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  • L Misthos and M Bacina

US State Legislatures bizarrely seek to “ban” Central Bank Digital Currencies

State legislatures in the United States are oddly fighting back against the JUS Federal government's proposed introduction of a Central Bank Digital Currency (CBDC). Florida's Governor Ron DeSantis has recently sought to block the use of CBDCs in business money transactions by signing a bill to amend the state's Uniform Commercial Code (UCC).

The "ban", according to Mr DeSantis is to prevent government overreach and the transfer of power from individual consumers to a central authority. Mr DeSantis cited that a future government may be able to stop someone purchasing a gun or buying too much gasoline.

According to Carla Reyes, an assistant professor at Southern Methodist University's Dedman School of Law the "ban" seems to arise out of a misunderstanding of the UCC and how CBDCs operate.

They didn't ban anything...The law does exactly zero of the things that it says that it does.

In fact, the bill signed by Governor DeSantis does not provide any roadblock to CBDCs in Florida, as that is not within the power of the UCC.

According to legal scholar and teacher at University of Pennsylvania's Carey Law School Andrea Tosato, the UCC represents standards for basic transactions and give both parties in a transaction basic legal protections. The UCC, according to Ms Tosato, does not tell parties what they can or can't exchange, whether it is fiat or digital currency, and that this is the job of regulations or criminal codes.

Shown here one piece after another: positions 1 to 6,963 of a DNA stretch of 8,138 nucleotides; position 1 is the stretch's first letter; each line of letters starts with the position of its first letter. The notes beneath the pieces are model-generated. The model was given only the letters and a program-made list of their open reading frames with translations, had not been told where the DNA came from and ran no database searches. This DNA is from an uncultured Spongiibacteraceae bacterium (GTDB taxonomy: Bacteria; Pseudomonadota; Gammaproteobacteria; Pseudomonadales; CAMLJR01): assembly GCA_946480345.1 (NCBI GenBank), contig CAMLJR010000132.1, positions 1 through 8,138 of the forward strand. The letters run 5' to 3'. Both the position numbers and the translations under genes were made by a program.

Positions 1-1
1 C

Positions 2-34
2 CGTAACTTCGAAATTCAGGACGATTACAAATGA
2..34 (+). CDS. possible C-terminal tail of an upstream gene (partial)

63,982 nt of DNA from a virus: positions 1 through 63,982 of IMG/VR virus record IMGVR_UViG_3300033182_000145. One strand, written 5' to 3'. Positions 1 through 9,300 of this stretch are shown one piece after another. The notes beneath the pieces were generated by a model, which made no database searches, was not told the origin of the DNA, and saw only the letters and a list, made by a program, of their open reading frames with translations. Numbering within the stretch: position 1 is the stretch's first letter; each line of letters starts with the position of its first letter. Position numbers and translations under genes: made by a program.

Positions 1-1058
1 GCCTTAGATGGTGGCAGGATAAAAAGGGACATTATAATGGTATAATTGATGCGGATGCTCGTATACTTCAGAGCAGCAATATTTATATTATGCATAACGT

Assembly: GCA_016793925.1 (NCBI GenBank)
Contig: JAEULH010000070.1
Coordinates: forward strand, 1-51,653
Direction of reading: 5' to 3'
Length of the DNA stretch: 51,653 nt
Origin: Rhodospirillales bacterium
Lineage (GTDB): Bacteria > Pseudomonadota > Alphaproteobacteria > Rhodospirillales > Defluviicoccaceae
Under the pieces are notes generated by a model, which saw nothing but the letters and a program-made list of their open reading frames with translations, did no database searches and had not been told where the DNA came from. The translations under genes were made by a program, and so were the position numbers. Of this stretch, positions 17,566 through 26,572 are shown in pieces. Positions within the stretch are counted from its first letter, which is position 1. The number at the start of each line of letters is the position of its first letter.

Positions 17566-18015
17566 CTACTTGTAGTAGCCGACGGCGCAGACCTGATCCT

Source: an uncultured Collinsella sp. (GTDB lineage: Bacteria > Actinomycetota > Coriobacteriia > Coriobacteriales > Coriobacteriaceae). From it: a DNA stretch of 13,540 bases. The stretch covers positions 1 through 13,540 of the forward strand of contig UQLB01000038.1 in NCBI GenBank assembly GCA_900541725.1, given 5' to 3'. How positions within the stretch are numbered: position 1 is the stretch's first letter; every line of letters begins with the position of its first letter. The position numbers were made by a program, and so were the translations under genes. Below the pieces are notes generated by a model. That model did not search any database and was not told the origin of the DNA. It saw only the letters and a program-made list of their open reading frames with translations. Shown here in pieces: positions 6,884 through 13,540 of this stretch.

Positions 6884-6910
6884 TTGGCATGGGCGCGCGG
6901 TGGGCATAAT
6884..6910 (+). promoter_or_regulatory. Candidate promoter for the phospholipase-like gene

Ms Tosato took issue with the Florida's definition of CBDC as something which is problematic, but also with the effect of the change.

the rabbit hole and the craziness of what was done with this Florida bill...there is no light-bulb moment. It makes no sense.

At a press conference Governor DeSantis made his speech in front of a sign which read "Big Brother's Digital Dollar", indicating not only a distrust with the Federal Government's "control" over a CBDC, but also potential privacy implications.

This appears to be borne out of a fundamental understanding of CBDCs which are underpinned by a transparent and accessible blockchain. Further, other jurisdictions which have entered into the CBDC space, such as the United Kingdom with its 'Digital Pound', have emphasised the importance of baking in privacy and data protection.

According to legal scholars, Florida's amendment to the UCC has no power at law to ban CBDCs and if Congress eventually authorises a federal CBDC, this will override any state-based legislation.

By Michael Bacina and Luke Misthos


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